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Petitions launched against council cuts

Section:  Annan and Eskdale, Dumfries and West, Lockerbie and Lochmaben, Moffat  | Tags:

HUNDREDS of people have signed petitions objecting to the planned closure of two Dumfries and Galloway Council facilities.

Two online petitions condemning the proposed closure of Carlingwark Outdoor Education Centre and the Midsteeple Box Office have amassed a total of more than 2000 signatures in less than one week.

In its budget proposals last week, Dumfries and Galloway Council outlined plans to close Carlingwark near Castle Douglas, which provides subsidised residential and non-residential outdoor activities for primary and secondary pupils.

Instead, schools would be directed to external alternative providers, although existing bookings would be honoured until June this year.

A petition objecting to the closure on grounds that it would be a “massive loss to the youth of the area” had generated 1300 signatures by yesterday afternoon.

And a Facebook page set up to campaign against the closure also has more than 1200 members, each citing a variety of reasons for the centre to be saved.

In addition, a separate petition objecting to the planned closure of the Midsteeple Box Office in Dumfries garnered more than 600 signatures in just two days.

The local authority hopes to save £12k by creating an online virtual office, meaning they could close the box office building and redeploy staff.

But the petition says the planned closure goes against the council’s intention to revitalise Dumfries town centre and could lead to fewer bookings for events.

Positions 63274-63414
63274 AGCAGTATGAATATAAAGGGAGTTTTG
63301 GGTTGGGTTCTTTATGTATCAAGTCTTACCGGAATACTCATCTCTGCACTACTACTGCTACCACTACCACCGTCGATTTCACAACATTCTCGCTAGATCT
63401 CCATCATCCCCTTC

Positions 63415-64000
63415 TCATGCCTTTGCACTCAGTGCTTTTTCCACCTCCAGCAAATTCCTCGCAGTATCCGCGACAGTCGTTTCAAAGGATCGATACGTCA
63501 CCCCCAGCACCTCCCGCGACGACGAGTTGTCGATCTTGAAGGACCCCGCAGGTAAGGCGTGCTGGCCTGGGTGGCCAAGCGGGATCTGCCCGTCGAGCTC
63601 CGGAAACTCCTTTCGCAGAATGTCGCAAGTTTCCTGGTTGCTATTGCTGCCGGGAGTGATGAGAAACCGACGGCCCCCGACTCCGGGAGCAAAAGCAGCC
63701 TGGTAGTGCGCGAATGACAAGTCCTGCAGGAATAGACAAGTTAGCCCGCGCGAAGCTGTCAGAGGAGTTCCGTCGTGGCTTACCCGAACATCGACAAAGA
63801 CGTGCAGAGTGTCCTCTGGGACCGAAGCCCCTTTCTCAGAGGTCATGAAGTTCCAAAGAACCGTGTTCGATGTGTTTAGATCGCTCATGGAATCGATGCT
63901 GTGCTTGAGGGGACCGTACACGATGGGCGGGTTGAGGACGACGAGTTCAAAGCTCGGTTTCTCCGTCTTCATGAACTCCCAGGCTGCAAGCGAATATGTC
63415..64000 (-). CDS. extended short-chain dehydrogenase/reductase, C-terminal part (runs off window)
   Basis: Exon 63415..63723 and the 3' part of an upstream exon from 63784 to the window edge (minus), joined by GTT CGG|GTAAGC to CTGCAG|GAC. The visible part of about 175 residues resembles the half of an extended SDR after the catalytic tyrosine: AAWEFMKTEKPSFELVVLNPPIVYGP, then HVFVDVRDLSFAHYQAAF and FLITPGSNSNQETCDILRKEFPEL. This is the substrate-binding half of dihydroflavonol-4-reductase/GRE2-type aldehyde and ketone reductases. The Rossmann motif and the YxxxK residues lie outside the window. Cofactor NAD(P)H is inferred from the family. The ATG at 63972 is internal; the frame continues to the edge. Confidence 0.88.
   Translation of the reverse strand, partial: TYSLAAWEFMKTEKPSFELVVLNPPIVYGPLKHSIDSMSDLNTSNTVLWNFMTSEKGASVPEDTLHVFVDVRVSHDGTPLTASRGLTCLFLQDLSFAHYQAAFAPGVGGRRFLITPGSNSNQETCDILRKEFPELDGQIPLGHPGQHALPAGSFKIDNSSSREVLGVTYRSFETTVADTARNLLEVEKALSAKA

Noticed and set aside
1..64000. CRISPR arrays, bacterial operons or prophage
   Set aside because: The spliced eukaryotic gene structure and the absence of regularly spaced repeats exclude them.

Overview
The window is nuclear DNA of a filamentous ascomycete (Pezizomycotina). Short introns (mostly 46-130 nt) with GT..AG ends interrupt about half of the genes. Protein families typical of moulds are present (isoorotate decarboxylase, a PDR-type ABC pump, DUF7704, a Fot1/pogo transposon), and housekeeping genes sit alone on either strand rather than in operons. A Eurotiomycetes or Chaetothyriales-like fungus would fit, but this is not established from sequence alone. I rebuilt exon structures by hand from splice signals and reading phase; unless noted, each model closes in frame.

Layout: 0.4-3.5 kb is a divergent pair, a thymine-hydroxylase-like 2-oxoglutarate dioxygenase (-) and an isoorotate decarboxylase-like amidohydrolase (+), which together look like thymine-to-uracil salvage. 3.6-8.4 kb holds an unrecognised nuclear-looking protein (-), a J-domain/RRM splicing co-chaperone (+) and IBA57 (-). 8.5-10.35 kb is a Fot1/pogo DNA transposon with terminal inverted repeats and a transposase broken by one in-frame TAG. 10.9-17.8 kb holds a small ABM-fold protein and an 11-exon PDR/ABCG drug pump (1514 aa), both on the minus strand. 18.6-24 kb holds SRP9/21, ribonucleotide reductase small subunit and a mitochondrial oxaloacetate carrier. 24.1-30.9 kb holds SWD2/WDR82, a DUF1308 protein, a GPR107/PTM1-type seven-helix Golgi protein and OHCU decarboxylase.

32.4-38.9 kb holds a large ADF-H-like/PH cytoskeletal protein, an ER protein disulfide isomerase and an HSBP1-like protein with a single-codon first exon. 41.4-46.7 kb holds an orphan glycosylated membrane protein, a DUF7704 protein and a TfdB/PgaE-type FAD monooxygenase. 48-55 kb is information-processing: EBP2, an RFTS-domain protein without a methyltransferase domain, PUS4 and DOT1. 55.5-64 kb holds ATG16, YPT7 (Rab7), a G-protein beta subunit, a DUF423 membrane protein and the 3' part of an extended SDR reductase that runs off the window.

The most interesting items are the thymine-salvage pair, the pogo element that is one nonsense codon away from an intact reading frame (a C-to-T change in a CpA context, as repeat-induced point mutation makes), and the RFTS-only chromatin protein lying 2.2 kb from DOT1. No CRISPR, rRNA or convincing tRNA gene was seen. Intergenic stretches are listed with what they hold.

It also states that the closure could cause a reduction in footfall through the town centre with a knock-on impact to other local businesses.

And petitioners say it could make the town centre less accessible to the elderly and disabled, who can currently hire free mobility scooters from the Midsteeple Box Office.

Meanwhile, teaching union EIS has launched its own online petition to fight Dumfries and Galloway Council’s plans to reduce education spending.

The plans include cutting the equivalent of 40 teaching posts across the region and bringing non-teachers into primary classrooms.

EIS equalities representative Sarajane Moffat said: “We want the council to increase investment in our schools and wider education services.

“Children should not suffer as a result of education cuts, which will put youngsters from more deprived backgrounds at a real disadvantage.”

Local EIS secretary Andrew O’Halloran said: “Teachers and parents across Dumfries and Galloway are incensed by these proposals and this petition will give them the chance to make their feelings heard.

“The council simply cannot keep cutting education spending, especially during a recruitment crisis.”

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